From a statistical mechanical treatment of an ensemble of randomly forced two-dimensional flows of a viscous fluid, we derive two independent integral constraints on the form of the equilibrium energy spectrum. With a single hypothesis about the shape-preserving properties of the spectrum, those constraints determine the spectrum to within the value of a single universal dimensionless constant. In all other respects the argument is deductive and does not depend on closure approximations or hypotheses about the process of nonlinear energy transfer. The spectrum exhibits minus third-power dependence for, small scales, but minus first-power dependence for large scales. It is in good agreement with the results of detailed numerical integrations of the Navier-Stokes equations.

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Philip D. Thompson

Abstract

This paper deals with a statistical-mechanical approach to the problem of calculating the statistics of randomly forced triads of modes in the two-dimensional flow of a viscous fluid. We first construct the probability distribution of modal amplitudes as an approximate solution of the Fokker-Planck equation. The net nonlinear energy-transfer and kinetic energy spectrum are then calculated directly from the probability distribution. These theoretical results agree very well with the statistics of a large ensemble of numerical integrations of the original evolution equations, particularly for only moderate departures from “white-noise” forcing.

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Philip D. Thompson

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No abstract available.

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Philip D. Thompson

Abstract

This is a study of the statistical behavior of a very low order “general circulation model,” consisting of a single finite-amplitude baroclinic wave interacting with a mean zonal shear flow, maintained against dissipation by differential heating. Starting with the equations for two-level quasi-geostrophic flow in a β-plane channel, we derive a closed system of evolution equations for five zonally-averaged quantities at 45° latitude—including net poleward heat transport, meridional kinetic energy and mean vertical shear (or mean horizontal temperature gradient).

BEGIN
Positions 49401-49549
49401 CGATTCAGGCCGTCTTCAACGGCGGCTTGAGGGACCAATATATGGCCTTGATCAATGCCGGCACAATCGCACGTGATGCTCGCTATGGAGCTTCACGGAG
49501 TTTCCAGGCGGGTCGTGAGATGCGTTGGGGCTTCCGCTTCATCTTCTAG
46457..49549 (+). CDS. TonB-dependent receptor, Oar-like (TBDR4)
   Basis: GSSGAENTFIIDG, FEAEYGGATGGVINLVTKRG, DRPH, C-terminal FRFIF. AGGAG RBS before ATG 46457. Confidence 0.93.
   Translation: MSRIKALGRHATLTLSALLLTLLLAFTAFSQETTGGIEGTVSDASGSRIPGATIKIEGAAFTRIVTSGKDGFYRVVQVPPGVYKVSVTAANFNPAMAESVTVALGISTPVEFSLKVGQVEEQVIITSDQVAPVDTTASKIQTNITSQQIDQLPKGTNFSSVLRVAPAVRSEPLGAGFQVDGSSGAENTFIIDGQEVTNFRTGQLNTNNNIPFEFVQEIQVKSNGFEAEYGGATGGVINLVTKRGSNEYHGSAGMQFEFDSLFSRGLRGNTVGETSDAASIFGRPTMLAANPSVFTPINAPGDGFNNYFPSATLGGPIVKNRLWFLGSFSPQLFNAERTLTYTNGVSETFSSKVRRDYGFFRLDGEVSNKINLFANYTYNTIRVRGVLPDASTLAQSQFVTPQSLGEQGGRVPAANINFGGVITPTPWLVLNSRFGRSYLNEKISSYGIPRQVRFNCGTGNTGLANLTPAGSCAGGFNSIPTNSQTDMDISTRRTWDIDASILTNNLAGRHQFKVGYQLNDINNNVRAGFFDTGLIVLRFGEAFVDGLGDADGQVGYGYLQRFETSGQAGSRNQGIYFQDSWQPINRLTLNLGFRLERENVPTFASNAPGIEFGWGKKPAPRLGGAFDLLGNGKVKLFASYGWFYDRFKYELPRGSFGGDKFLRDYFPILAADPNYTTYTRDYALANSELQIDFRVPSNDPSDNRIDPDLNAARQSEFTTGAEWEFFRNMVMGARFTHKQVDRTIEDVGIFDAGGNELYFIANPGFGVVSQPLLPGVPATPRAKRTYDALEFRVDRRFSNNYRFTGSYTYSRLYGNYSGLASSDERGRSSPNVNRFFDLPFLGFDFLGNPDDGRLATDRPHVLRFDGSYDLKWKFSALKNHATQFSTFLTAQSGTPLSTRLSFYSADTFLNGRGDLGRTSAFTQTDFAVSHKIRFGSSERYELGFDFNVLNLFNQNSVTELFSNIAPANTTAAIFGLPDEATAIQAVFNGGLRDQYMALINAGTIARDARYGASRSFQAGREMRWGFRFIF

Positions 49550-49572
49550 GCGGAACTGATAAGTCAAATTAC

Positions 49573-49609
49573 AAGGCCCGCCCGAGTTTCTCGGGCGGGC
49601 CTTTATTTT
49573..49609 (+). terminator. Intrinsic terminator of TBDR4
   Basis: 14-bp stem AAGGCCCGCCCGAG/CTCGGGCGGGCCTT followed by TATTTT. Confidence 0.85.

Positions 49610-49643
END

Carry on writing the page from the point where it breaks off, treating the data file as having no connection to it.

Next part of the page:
This system of equations enables us to relate the equilibrium values of mean vertical shear between 250 and 750 mb and rms northward component of velocity at 500 mb to the rate of differential heating. The former is estimated to be 10.7 m s−1 at 45°S: Oort's observed statistics show that it is actually about 12 m s−1. The theoretical estimate of the rms northward component of velocity at 45°S is 11.0 m s−1. Oort's and Trenberth's statistics also give a value of about 11 m s−1.

For conditions at 45°S during the Southern Hemisphere summer season, numerical integrations of our model equations show that amplitude vacillations around the equilibrium state have a period of about 22.7 days, which compares favorably with the observed periods reported by Webster and Keller in addition to Randel and Stanford. This is added confirmation that a very simple model may provide a physically valid basis for understanding the dominant large-scale dynamical response to differential heating.

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Philip D. Thompson